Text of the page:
I make my living primarily by supporting Microsoft products, and I genuinely think their technology is quite good. But every now and then they make decisions so monumentally stupid that they need to be called out for them; “Connected Standby” is one of those instances.
Connected Standby is a new power mode in Windows 8 or 8.1 designed for tablets which essentially allows them to enter sleep mode but keep just enough functionality active so they can receive e-mails, keep their DHCP leases, etc. In other words, you’re in standby but still “connected.” This is of course to help battery life and create a more smartphone-like experience. Fine, I’ve got no arguments there.
The problem is what causes the system to go into this mode, or more accurately what prevents it from doing so. Apparently there’s an entire sub-system that manages this, the Desktop Activity Moderator. Whatever is happening under the hood though, the only thing that seems to keep the system from sleeping is user activity: mouse, touch, or keyboard input. In theory that’s fine, but try doing an OS deployment to a system that goes to sleep after ten minutes and see how well that works. Just to be clear, a “connected standby”-capable tablet will go to sleep during the OS deployment process while using Microsoft Deployment Toolkit (MDT) 2013.
Compounding this problem there’s no obvious way to disable connected standby. It’s supposed to be transparent to applications and thus there shouldn’t be a need to turn it off. Yeah, anyway. Fortunately, after a lot of research and a lot of trial and error, I was able to disable this “feature” while imaging a system.
A “connected standby”-capable device should by default have only a “balanced” power scheme available. We need to make changes to this scheme during the imaging process, taking note of the fact that the setting which controls connected standby is actually the display timeout, not the sleep setting. We can do this by calling a batch file during the deployment task sequence, which itself will use powercfg.exe to change the power settings.
First, save the below to the Scripts folder of your Deployment Share(s) as CHANGEPOWERSETTINGS.BAT.
REM Set the display timeout
powercfg /setacvalueindex 381b4222-f694-41f0-9685-ff5bb260df2e 7516b95f-f776-4464-8c53-06167f40cc99 3c0bc021-c8a8-4e07-a973-6b14cbcb2b7e 0
REM Set the sleep timeout
powercfg /setacvalueindex 381b4222-f694-41f0-9685-ff5bb260df2e 238c9fa8-0aad-41ed-83f4-97be242c8f20 29f6c1db-86da-48c5-9fdb-f2b67b1f44da 0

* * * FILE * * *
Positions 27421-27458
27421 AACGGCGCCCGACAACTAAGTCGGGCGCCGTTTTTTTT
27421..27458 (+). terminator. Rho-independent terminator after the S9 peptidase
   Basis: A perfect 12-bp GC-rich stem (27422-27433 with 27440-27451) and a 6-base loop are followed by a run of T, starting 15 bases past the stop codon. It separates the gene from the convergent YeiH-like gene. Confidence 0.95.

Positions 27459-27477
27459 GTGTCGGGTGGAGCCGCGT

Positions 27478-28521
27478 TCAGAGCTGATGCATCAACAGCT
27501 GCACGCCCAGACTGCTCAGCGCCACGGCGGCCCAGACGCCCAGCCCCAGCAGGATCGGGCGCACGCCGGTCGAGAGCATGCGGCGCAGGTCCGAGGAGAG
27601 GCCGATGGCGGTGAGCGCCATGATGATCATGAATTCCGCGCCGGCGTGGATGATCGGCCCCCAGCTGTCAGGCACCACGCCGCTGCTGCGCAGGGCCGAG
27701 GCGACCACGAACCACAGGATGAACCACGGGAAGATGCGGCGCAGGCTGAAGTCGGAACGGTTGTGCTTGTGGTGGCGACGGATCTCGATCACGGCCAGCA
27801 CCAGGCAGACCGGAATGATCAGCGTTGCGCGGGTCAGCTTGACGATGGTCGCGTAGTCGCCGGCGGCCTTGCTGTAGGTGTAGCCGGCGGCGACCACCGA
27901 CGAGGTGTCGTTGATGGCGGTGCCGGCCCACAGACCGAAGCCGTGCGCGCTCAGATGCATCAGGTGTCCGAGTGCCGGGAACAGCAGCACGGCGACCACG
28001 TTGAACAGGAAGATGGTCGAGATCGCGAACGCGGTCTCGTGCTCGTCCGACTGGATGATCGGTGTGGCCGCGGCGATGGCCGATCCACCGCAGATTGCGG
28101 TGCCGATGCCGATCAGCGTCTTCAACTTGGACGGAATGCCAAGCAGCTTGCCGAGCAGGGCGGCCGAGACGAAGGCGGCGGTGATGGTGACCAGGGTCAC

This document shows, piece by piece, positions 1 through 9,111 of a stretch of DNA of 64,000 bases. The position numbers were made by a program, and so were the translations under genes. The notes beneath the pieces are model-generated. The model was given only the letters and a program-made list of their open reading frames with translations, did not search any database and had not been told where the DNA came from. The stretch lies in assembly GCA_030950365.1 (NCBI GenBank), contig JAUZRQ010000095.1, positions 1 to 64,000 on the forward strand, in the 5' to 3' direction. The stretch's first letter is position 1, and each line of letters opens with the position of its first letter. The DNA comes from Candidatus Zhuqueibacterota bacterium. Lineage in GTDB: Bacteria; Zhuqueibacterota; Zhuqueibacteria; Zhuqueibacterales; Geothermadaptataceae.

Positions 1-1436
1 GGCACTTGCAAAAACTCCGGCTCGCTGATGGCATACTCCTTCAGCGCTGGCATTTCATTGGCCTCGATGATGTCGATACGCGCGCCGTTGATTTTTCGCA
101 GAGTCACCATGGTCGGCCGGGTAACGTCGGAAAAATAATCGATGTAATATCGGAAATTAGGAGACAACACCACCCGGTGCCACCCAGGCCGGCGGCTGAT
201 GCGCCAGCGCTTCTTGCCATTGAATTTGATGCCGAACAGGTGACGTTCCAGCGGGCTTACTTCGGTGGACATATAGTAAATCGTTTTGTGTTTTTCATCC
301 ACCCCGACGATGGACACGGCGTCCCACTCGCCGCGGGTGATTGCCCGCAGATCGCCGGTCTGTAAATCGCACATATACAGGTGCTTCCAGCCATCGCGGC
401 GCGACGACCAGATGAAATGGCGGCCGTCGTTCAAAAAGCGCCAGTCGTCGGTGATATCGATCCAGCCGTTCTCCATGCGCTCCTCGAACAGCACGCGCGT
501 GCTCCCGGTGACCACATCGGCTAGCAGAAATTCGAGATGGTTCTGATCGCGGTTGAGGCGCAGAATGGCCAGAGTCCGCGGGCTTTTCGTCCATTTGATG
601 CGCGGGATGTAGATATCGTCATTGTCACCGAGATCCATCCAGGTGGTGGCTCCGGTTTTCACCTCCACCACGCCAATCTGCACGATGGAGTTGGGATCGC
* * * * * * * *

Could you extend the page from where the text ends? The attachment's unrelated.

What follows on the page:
REM Activate this power scheme
powercfg /s 381b4222-f694-41f0-9685-ff5bb260df2e
By using /setacvalueindex we are changing the timeouts when the device is on AC (line) power for the specific settings referenced by the GUIDs. Setting the timeout to “0” disables that particular power setting. Note that despite the “balanced” scheme already being active (by virtue of it being the only scheme), we still need to “activate” it for the new settings to take effect. Also, since we’re making changes to the AC values only, this should have no effect on a device running on battery power.
Next we need to add a task to our deployment task sequence in Deployment Workbench. Here, I’ve added “Set Power Options,” which is a “Run Command Line” task that simply calls the batch file we created above. I chose to put this between “Tattoo” and “Windows Update (Pre-Application Install)” because it was during the initial Windows Update task that the systems were going to sleep. On the options tab, you can choose if the task should continue on error; at this point I am not doing so since the task itself will fail when the system goes to sleep anyway. Once we start testing 8.1 on the desktop or devices that do not use connected standby, I may need to revisit this option.
Depending on your preferences once the deployment is complete, you may want to create another task near the end of the sequence to re-enable connected standby on AC. We use 3rd party power management software however, so I’m not too concerned about how this is set once the system is up and running.
Hopefully this helps some of you out. And Microsoft, please, when you add new features like this – give us administrators an easier way to decide how we want the device to work. Stopping a system from going to sleep should not require digging around for obscure and illogical settings.